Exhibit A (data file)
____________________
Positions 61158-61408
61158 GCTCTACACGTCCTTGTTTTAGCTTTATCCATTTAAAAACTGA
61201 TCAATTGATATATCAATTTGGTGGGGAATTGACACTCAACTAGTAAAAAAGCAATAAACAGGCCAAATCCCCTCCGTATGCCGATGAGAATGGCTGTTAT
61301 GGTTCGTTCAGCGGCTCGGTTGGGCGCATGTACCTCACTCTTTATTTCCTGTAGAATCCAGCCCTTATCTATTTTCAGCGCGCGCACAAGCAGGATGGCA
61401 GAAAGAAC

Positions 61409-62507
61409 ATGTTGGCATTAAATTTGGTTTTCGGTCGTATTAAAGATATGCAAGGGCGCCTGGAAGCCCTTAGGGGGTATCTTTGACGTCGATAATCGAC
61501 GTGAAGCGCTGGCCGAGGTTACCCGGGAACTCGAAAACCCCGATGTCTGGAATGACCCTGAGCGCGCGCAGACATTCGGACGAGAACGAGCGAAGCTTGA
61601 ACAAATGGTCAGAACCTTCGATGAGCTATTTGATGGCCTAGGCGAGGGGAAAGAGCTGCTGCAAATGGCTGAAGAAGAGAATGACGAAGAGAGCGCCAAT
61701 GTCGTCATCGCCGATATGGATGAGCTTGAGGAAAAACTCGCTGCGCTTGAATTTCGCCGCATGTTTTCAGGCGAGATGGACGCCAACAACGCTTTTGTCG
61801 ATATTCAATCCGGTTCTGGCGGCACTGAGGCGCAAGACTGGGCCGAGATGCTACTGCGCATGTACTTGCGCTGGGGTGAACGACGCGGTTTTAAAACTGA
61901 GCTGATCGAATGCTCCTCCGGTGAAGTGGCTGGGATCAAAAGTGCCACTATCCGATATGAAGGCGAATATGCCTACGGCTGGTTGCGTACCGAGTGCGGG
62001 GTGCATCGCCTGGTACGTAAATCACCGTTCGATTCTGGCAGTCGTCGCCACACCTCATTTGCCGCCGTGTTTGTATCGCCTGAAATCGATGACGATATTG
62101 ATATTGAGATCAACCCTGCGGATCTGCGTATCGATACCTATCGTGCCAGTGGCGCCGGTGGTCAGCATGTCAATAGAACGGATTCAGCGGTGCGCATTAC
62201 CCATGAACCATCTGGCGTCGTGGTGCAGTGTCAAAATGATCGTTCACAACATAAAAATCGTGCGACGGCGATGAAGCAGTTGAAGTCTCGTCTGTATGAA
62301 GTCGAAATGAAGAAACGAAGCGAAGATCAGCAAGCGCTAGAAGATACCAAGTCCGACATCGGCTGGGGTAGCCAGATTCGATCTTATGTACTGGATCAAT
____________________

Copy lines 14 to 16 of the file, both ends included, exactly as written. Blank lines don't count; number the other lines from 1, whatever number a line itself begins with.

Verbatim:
62101 ATATTGAGATCAACCCTGCGGATCTGCGTATCGATACCTATCGTGCCAGTGGCGCCGGTGGTCAGCATGTCAATAGAACGGATTCAGCGGTGCGCATTAC
62201 CCATGAACCATCTGGCGTCGTGGTGCAGTGTCAAAATGATCGTTCACAACATAAAAATCGTGCGACGGCGATGAAGCAGTTGAAGTCTCGTCTGTATGAA
62301 GTCGAAATGAAGAAACGAAGCGAAGATCAGCAAGCGCTAGAAGATACCAAGTCCGACATCGGCTGGGGTAGCCAGATTCGATCTTATGTACTGGATCAAT